American Football

Photo by Ashley Bradley

Textural emo was never really my thing so I left early to see Neon Indian and get in place for Grimes. They didn’t really advertise it, but this year at FFF, people with media wristbands also had access to the Ultimate Smooth Pass sections by the stages, which came in handy for Ovrld’s photographers and for those of us who wanted to sample a band before committing to being their for the whole thing. The USP section at the Blue Stage was a gongshow though, as the security guard who had been placed there was too busy swiping through Tinder to check for wristbands, resulting in a flood of people storming that area to get ready for Grimes. It took a while for other members of the security team to notice but by the time they did it was too late.

That meant that the USP area for Neon Indian was dangerously packed with people who had no interest in their material and were just biding their time. Which is too bad, because Neon Indian ended up as one of the biggest surprises for me at FFF this year. The last time I saw Neon Indian, he was just beginning his transition from a chillwave solo star to a full fledged electro-disco band and I haven’t checked in on him since. Back then, his stage persona was pouty and standoffish, but he has warmed up considerably, cribbing stage moves (and clothes) from Prince while his band channels New Romantic artists as much as it does electro pioneers. I don’t know that Neon Indian’s fragile vocals are quite on the level of the musicianship yet, but the set was incredible nonetheless, even if you wouldn’t know it from watching the aggressively disinterested crowd.

Neon Indian was also a perfect warm up for Grimes, who had a simpler musical set up but managed to play one of the most impressive FFF sets I’ve ever seen. Flanked by dancers in janitorial jumpsuits and surrounded by stage dressing that looked like extras from an alien invasion film, Grimes was a complete sensory experience. Where Neon Indian’s dance moves were sultry and seductive, Grimes sways like an otherworldly creature, keeping up a constant energy that would be exhausting if it wasn’t so unpredictable and transfixing. Grimes’ set was mostly built around material from her brand new album, which I haven’t had the chance to listen to yet, but from the stage show I am certain it is an incredible work and a huge leap up for her. There were similarities between Grimes and Peaches’ sets, from the emphasis on spectacle and choreography to the uniqueness of the performers, but Grimes did a better job bridging the spectacle and the music, with her songs hitting with even more potency than their studio counterparts. It will be difficult for anything on day three to top Grimes.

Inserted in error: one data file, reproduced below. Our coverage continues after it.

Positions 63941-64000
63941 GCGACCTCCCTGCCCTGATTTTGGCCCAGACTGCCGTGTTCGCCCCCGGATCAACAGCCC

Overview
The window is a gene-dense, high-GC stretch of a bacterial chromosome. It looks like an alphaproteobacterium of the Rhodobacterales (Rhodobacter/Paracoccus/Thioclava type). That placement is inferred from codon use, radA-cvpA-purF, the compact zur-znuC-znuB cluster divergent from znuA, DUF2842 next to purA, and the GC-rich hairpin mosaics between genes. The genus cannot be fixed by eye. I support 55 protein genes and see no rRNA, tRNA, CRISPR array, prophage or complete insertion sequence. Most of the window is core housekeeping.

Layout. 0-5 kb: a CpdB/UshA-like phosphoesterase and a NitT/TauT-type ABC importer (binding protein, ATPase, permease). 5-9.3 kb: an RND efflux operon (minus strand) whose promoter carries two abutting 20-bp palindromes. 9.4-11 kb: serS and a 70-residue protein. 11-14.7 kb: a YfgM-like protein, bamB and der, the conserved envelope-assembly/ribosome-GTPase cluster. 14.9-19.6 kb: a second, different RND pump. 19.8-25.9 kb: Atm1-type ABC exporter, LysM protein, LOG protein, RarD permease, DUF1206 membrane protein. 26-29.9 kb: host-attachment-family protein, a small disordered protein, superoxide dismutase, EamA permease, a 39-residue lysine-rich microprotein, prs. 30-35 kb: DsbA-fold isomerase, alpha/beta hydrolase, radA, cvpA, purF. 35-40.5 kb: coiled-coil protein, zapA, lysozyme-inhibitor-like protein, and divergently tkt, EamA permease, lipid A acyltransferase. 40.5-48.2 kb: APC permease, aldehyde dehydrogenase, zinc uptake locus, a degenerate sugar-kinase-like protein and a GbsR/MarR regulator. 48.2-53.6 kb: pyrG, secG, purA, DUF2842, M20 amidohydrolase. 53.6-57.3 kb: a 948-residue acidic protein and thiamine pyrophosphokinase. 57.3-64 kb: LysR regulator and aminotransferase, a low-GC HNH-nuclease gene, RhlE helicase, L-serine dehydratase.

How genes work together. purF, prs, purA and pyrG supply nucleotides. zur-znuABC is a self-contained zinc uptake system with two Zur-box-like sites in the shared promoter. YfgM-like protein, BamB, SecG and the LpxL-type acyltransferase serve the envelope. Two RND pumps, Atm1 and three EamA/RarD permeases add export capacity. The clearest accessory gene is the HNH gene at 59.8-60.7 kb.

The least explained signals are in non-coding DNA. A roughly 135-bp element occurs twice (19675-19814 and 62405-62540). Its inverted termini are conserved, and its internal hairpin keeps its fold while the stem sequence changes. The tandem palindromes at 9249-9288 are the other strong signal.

The rest of the night was honestly kind of a bust. I had no interest in NOFX or Jane’s Addiction and what I heard while wandering near both stages only made me more confident in my hatred of both groups. And from past experience, I knew Wu-Tang Clan would be a disappointment. Because of their sheer size, Wu-Tang Clan shows are always a clusterfuck and it usually ends up sounding like Wu also-rans karaoke-ing the group’s greatest hits. The FFF set was no exception to this, but the crowd loved it any way so what do I know. Still, I can’t complain, day two was pretty consistent on the whole and with the weather clearing up for day three, FFF 2015 is on its way to being a clear success.

Morgan Davis sells bootleg queso on the streets of Austin in order to fund Loser City, the multimedia collective he co-runs. When he isn’t doing that, he gets complimented and/or threatened by Austin’s musical community for stuff he writes at Ovrld, which he is the Managing Editor of.